Whether it was used in the context of consolation or with connotations of projected failure, one point has remained consistent since the end of the 2011 season: The 2012 version of the Boston Red Sox will look extremely similar on the field to last year’s team.
And that is largely true. Let’s give the diamond a once-over. Jarrod Saltalamacchia will be the starting backstop again. A healthy Kevin Youkilis will be stationed at third base. Shortstop has a statistical doppelganger to Marco Scutaro in the form of Mike Aviles. Dustin Pedroia is primed for another super solid season at second base. To Pedroia’s left is the ever-smooth Adrian Gonzalez. In right field, a platoon of the defensively astute Ryan Sweeney and soon-to-be fan favorite Cody Ross will make everyone really hate J.D. Drew. Jacoby Ellsbury will again roam the real estate in center field. Eventually, Carl Crawford will be back in the shadow of the Green Monster.
The starting pitching staff? Love ‘em or hate ‘em–the main pieces are still in place.
However, the bullpen, the special teams of baseball, has undergone a makeover. Every other aspect of the 2012 Red Sox looks extremely similar to the 2011 version. The guys sitting behind the fence in right field, on the other hand, are quite different.
Over the course of the past couple of years, fans had gotten used to the end-of-the-game routine. Eighth inning-straight gas from Daniel Bard-Ninth inning-a steady dose of fastballs and splitters from Jonathan Papelbon-Postgame-“I’m Shipping Up to Boston”. No matter how last season ended, no matter what you think of Papelbon in the wake of his comments about the intelligence of Red Sox fans–things were good. Really good.
Bard has traded the grittiness of being a bullpen guy for the routinized schedule of a fourth starter. Papelbon will close down games for the Phillies in the National League, and “I’m Shipping Up to Boston” will cease to play at the culmination of the ninth frame.
Instead, Mark Melancon, a former Yankee who was once deemed a potential successor to Mariano Rivera, will slot into Bard’s old role. Andrew Bailey, a two-time All-Star who was acquired from the Athletics, will be the new closer of the Red Sox. Bailey, a Jersey kid, will not have the Dropkick Murphy’s belting out lyrics for his entrance song.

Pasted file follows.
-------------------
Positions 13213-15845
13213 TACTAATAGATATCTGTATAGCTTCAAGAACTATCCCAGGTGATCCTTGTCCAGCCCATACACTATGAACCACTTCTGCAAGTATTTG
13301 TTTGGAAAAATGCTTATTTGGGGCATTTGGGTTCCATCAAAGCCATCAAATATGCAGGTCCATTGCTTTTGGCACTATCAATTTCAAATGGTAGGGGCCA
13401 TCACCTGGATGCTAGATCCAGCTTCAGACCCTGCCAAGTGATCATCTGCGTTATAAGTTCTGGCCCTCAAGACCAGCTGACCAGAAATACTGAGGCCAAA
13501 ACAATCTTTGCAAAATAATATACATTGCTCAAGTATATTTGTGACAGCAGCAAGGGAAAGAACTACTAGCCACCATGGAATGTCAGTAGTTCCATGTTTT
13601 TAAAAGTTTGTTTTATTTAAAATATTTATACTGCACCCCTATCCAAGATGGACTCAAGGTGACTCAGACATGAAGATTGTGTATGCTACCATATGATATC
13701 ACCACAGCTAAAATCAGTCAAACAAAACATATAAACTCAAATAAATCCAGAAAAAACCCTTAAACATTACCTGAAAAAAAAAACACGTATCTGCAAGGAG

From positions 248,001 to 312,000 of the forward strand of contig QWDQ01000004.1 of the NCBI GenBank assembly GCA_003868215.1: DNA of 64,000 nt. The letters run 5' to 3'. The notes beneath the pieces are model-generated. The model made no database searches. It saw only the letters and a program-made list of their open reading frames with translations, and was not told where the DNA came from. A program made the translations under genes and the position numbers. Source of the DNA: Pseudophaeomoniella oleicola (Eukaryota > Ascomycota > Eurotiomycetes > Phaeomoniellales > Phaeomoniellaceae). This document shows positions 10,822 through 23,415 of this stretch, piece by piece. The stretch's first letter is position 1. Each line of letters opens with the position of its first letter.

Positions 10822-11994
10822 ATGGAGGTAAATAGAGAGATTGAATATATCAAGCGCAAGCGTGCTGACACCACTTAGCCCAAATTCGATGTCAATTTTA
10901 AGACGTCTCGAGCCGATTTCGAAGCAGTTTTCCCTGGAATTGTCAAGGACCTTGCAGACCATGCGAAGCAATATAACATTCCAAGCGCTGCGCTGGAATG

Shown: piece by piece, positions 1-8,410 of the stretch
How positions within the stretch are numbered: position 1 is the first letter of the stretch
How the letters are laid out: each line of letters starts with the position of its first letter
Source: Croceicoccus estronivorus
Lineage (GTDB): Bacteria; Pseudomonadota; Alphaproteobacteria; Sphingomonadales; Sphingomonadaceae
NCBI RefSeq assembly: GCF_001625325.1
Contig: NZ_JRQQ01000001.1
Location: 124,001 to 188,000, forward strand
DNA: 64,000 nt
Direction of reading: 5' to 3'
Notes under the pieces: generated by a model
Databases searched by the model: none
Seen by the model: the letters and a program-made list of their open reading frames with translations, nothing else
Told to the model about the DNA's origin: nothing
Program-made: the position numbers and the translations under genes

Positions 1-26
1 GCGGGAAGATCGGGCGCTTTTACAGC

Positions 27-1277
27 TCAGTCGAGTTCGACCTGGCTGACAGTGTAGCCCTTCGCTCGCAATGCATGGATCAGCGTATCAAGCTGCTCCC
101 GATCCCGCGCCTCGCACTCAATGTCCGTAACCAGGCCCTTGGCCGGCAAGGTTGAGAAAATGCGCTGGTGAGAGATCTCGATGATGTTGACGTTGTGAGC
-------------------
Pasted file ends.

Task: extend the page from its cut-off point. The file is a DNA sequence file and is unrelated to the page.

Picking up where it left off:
Things are starkly different.
Alfredo Aceves has been downright dirty in game action this spring. Officially, he is competing for the fifth spot in the rotation. In reality, he will be in the bullpen serving as a guy who can flat get guys out. Michael Bowden is out of options and seems to have developed a nice relationship with manager Bobby Valentine as well as pitching coach Bob McClure. Oh, and he’s pitched pretty damn well. I’d expect him to earn a spot in the bullpen to begin the year. Vicente Padilla is a guy who is similar to Aceves. A bit hot headed? Sure. Tenacious? Oh yes. Versatile? You betchya. Let’s not forget about our old friends Franklin Morales, Andrew Miller, Felix Doubront, and Matt Albers.
The bullpen will undoubtedly appear much different than it was last year. Bard and Papelbon have had their spots replaced by Melancon and Bailey. However, the construction of a bullpen remains the same. For a general manager, like Ben Cherington, building a bullpen is a lot like playing the lottery. Sure you can pick the numbers you play, but the majority of your success depends on luck. Just as with all major league bullpens, there will be moving parts. What the Sox begin with, will not be what they end with.
In the end, it will be up to the kid from Jersey who grew up rooting for the Phillies to make fans forget about the guy who is now pitching in Philadelphia. It will be up to the guy who was once looked at as the heir apparent to the Rivera Regime in the Bronx to validate the decision that moved Bard to the rotation. It will be up to the rest of the guys to contribute when asked, throw strikes, and record outs.
After all, that is what being in the bullpen is all about.